Danfoss anticipates change, and they say they’re not alone. “When we look at centrifugal chillers and low-density refrigerants, there have already been major transitions,” Jeff Staub, Director of Application Engineering at Danfoss, said.
In low-pressure applications, HFOs like R-513A and R-1233zd can be an ideal replacement for HCFCs. In medium-pressure applications, Danfoss is moving from R-134a to R-513A, another HFO. “We expect the use of R-134a to continue for the next three to five years or so, but we’re seeing the transition to R-513A,” Staub said.
Similarly, Carrier has made their water-cooled centrifugal AquaEdge and air-cooled rotary screw AquaForce 30XV chillers compatible with R-513A or R-134a. They are also offering a new centrifugal chiller called the 19DV that’s compatible with the ultra-low GWP refrigerant R-1233zd(E). The AquaForce serves applications from 140 to 325 tons and can operate in ambient temperatures from -20 oF to 125 oF. As Greg Alcorn, Vice President and General Manager at Carrier Commercial HVAC, reported at AHR 2019, “Air cooled has come a long way.”
Many of the HFOs in use today have an impressive GWP of less than 2 and, as a drop-in solution, can keep efficiency losses in most applications down to a few percent. But that isn’t true of every application. As pressure increases, the efficiency losses with HFOs can climb to upwards of 25%. When commercial chillers require a higher pressure compressor, HFOs cease to be the clear-cut winner in the category of best refrigerant replacement.
With their efficiency losses in higher pressure applications, HFOs aren’t seen as the be-all and end-all when discussing the future of refrigerants. In the ongoing hunt for a low-GWP, high-efficiency refrigerant, some companies have begun exploring natural solutions, including propane and CO2.
In fact, GWP itself is measured against CO2. The EPA explains, “[GWP] is a measure of how much energy the emissions of 1 ton of a gas will absorb over a given period of time, relative to the emissions of 1 ton of carbon dioxide (CO2).” With this natural refrigerant as our benchmark for ideal environmental friendliness, it’s no surprise that commercial chiller manufacturers are exploring CO2 and other natural refrigerants.
What’s more, other industries have driven the move to CO2. The supermarket industry, in particular, has adopted CO2 in its high-pressure food refrigeration applications. In fact, over 15,000 CO2 refrigeration applications have been installed in Europe, where regulation is driving a faster move to low-GWP refrigerants and away from previously used HFCs like R-404A. This doesn’t guarantee CO2 will have widespread adoption in industrial applications, but it’s a trend worth watching.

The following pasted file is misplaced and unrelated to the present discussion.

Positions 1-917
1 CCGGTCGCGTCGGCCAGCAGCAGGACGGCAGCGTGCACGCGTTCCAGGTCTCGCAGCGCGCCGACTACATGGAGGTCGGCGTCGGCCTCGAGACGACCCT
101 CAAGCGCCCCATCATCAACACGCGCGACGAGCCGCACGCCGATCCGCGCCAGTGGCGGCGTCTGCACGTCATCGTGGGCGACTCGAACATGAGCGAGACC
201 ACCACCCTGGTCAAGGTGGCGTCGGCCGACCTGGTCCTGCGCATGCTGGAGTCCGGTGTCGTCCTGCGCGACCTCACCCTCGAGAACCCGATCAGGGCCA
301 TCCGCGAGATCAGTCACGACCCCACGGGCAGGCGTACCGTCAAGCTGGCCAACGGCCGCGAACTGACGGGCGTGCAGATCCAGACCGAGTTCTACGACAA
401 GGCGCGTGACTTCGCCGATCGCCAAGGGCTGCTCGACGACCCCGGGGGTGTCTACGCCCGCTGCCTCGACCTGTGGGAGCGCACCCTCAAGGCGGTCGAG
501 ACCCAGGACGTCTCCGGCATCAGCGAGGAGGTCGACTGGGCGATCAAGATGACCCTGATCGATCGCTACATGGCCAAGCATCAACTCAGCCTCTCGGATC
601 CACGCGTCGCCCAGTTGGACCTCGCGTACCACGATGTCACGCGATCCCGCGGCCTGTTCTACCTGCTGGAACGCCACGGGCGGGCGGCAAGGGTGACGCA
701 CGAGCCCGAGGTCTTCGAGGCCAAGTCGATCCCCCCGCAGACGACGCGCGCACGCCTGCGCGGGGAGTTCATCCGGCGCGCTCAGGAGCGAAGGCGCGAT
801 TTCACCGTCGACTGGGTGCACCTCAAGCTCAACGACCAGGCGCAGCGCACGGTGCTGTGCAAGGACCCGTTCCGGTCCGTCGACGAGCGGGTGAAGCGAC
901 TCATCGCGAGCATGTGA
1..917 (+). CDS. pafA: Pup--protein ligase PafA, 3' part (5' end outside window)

While natural refrigerants like CO2 are environmentally ideal and can perform in high-pressure chiller and cooling applications, natural refrigerants bring a different concern with them. As Smith points out, “In the high-pressure range, all the potential replacements are flammable.” Added to that is the issue of toxicity. So while natural refrigerants could be a path forward, they require the companies that use them to think about the safety of their facilities and, potentially, to make changes to ensure that any leaks don’t create significant hazards.
Clearly, the problem of finding a perfect refrigerant is complex. On top of environmental concerns, chiller manufacturers have to consider facility safety, compatibility with existing plant equipment, and efficiency preservation. The last, in particular, is doubly important as we consider the environmental ramifications of these new refrigerants.
“If you do anything with your refrigerant to reduce efficiency, you’re increasing the carbon footprint significantly,” Smith said. Even if a refrigerant has a lower GWP, if it reduces the efficiency of the chiller, the balance may still swing toward higher environmental impact because so much of the energy used by commercial chillers, especially in the United States, is still created by coal. (The United States Energy Information Administration reports that nearly a third of the U.S.’s energy is created in coal plants.) And, when considering the fact that – in an ideal situation – refrigerant is supposed to stay inside the chiller where it has no environmental impact, efficiency seems like the more pressing environmental concern.
That’s why Smith of Johnson Controls said, “Our message and our position on our chiller products is a holistic view of the carbon footprint. Energy efficiency is really the big player. We need to do the right thing in terms of moving to these new fluids, but we need to consider the cost of energy efficiency.”
Companies who want to take a holistic approach and optimize system efficiency can look to new technology. CAREL, for example, offers an evaporative cooler that can boost the cooling capacity of chillers by 30% or more. As Roberto Sandano, CAREL’s Group Head of HVAC Marketing, said, “More and more, what matters is the complete architecture of the system rather than the efficiency of any single unit.” Integrating new technology with new refrigerants can help companies drive efficiency.
Ultimately, every commercial chiller has different refrigeration technology that is ideal for optimizing its unique parameters in terms of efficiency, safety, and cost. Sandano said, “The main difficulty is that the current refrigerants cannot offer a solution for all applications. You need to have a specific approach.”
Ultimately, there is no clear-cut winner in the hunt for an ideal low-GWP, high-efficiency, safe refrigerant. The industry will have to continue to fine-tune the solutions available today. And until an ideal refrigerant emerges, commercial chiller manufacturers and users need to stay informed so they can choose the best option based on the unique specifications of any given application.
To read similar Refrigeration Compressor Technology articles visit https://www.coolingbestpractices.com/technology/refrigeration-compressors.